Today I learned that Stairways Software, of Interarchy FTP fame, is based in Perth, Western Australia; my home town. I also learned that Pty is short for Propriety, not Proprietary, as I’d believed since I was nine or so.
To be honest, though, when I was eight I thought Pty stood for Party… but I believed all kinds of crazy crap at that age, so I’ll let it slide.
Yes, it’s back, and it only took a whole month for them to get an obsolete part back in stock! “Like for like”: it’s a sensible warranty system, that’s what. On to the list:
- PC133 RAM (ie- RAM that was common three years ago) is now practically twice the price of its modern equivalent. It’s still available, it’s just horrendously overpriced because it’s old. It’s a freakin’ antique. This is all just part of a larger conspiracy to keep me from upgrading my aging desktops, of course, but system cannibalism has proven just as handy as ever.
- Flamingos can live to be 80. Seriously.
- I need to keep my receipts better organized. When I bought jeans earlier this year and asked the guy why mine always tear in the crotch he said it was probably because they were poorly made, or because my crotch is too big. Either way, these new jeans came with a twelve month warranty, and you can guess what has already happened… now if only I could find my receipt.
- When I’m using a desktop Mac with a mouse I don’t use any of the commands I would normally invoke with my right hand on a laptop: Exposé, Dashboard… uh, Eject. It completely changes the workflow. I can still hit Caps Lock by mistake, though, old lefty is keeping up his end of the bargain.
- USB 1.1 is sloooooow…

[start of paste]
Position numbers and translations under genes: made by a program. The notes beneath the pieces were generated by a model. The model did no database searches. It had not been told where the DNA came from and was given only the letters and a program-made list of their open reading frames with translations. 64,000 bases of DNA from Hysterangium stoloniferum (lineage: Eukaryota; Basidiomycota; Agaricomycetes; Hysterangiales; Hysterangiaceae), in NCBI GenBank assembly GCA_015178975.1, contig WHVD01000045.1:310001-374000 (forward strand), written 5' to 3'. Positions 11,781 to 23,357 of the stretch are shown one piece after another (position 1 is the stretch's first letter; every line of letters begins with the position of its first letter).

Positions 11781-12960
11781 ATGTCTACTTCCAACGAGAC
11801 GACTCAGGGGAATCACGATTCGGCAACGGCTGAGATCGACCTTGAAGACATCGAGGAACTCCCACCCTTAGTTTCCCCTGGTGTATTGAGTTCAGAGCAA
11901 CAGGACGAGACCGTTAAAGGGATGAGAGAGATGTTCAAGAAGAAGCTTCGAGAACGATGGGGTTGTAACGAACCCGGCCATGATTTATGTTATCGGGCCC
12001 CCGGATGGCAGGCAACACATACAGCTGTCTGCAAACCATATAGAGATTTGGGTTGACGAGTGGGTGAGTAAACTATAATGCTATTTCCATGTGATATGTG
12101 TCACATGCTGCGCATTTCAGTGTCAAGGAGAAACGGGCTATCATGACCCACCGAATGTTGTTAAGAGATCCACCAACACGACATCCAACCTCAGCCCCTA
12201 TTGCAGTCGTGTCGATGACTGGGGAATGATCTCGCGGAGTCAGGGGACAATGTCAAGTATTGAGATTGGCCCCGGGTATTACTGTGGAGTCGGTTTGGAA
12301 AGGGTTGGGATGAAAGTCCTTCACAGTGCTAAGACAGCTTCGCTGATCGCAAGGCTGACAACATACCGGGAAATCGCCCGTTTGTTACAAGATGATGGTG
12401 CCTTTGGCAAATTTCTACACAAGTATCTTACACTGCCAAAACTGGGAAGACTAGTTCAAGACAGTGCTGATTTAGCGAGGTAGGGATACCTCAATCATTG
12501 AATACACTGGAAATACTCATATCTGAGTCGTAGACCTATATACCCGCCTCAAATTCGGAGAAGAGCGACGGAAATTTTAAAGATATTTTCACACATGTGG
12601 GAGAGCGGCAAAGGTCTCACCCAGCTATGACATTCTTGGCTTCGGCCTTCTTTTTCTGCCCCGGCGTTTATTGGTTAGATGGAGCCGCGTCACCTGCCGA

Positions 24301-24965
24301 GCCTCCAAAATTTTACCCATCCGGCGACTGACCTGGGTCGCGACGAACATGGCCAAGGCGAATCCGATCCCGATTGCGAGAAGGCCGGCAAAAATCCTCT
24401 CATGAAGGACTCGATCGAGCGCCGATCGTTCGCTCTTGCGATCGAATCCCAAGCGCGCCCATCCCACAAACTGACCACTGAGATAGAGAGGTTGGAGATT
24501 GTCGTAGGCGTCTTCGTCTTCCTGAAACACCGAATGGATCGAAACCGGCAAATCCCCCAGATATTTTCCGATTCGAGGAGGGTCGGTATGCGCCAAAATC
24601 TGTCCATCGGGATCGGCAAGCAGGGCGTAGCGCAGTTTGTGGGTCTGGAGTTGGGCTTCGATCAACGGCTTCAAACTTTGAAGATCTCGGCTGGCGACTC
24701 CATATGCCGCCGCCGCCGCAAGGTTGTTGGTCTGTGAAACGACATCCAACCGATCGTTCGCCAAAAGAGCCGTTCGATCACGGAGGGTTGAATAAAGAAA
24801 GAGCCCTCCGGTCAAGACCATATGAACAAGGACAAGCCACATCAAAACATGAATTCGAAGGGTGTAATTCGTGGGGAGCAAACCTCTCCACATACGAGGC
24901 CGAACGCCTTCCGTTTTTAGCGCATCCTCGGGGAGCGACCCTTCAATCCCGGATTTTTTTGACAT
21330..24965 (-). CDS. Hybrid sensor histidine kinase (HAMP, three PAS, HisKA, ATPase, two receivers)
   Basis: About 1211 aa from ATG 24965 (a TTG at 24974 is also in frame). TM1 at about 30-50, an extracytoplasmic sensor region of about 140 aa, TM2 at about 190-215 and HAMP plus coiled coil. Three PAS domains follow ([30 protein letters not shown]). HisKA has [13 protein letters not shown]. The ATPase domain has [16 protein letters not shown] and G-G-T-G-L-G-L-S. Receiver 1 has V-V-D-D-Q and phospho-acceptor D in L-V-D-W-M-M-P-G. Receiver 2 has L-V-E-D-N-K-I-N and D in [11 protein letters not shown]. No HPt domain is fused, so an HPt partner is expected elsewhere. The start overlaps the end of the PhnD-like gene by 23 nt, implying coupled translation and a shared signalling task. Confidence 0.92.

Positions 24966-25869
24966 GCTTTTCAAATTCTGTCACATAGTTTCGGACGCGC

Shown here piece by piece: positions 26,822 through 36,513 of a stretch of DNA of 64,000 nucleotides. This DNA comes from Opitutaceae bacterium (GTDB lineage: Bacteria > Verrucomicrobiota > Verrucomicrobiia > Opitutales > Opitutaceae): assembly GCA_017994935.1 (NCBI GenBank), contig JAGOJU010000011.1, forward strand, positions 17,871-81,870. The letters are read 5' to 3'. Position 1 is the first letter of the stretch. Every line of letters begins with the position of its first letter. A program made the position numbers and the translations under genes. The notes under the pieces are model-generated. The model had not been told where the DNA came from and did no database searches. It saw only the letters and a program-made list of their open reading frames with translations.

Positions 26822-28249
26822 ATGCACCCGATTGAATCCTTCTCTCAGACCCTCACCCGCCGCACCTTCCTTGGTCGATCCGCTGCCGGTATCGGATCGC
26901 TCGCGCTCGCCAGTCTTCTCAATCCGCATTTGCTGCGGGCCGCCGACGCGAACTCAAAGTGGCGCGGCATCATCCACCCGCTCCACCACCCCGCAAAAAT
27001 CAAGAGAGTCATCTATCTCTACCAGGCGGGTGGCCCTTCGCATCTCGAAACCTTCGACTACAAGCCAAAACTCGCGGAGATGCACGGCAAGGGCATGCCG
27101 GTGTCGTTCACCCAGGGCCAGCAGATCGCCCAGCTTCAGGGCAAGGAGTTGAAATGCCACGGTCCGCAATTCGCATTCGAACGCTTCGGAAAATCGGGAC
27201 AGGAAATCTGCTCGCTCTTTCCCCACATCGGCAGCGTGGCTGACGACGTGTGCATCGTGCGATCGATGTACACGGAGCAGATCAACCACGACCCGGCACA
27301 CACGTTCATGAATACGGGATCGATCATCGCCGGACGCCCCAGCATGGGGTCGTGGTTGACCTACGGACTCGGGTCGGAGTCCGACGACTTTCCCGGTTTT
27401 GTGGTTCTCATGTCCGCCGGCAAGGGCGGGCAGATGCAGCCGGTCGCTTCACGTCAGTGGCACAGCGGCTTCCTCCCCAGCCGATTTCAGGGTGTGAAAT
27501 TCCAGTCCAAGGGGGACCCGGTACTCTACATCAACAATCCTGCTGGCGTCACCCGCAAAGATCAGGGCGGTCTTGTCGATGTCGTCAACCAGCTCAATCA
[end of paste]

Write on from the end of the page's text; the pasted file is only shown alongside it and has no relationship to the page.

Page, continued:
- Ruthlessness with one’s media is a trait to be cultivated. I first learned this when I bought my Shuffle —the increased chance of hearing music you hate quickly teaches you to delete that which you hate— but I need to get crazy and start applying the same behavior to my photo library.
- IMAP is slooooooooow…
- While I’m busy cultivating that aforementioned ruthlessness I should just stow any documents more than three years old in an encrypted disk image and archive them somewhere off-disk. They’re not doing me any good clogging up my Spotlight results.
- When service technicians have your laptop for a whole month they feel kinda guilty about stealing your baby, so they’ll do nice things like fix the little case-pucker above the latch at the front, and transfer the data from your old hard disk to the new one.
- It’s good to be back in the world of mobile computing.
It’s that time of year again: there are new iPods and iTunes has had a major revision. The new interface is… new — I’ll give it that much. It looks meaner, but I’ll give it time to grow on me before I go dissing it too much. Let’s talk features. Despite the fanfare, there hasn’t really been whole lot added, but what’s new is great and is actually useful without adding bloat. Thank the gods.
- At last!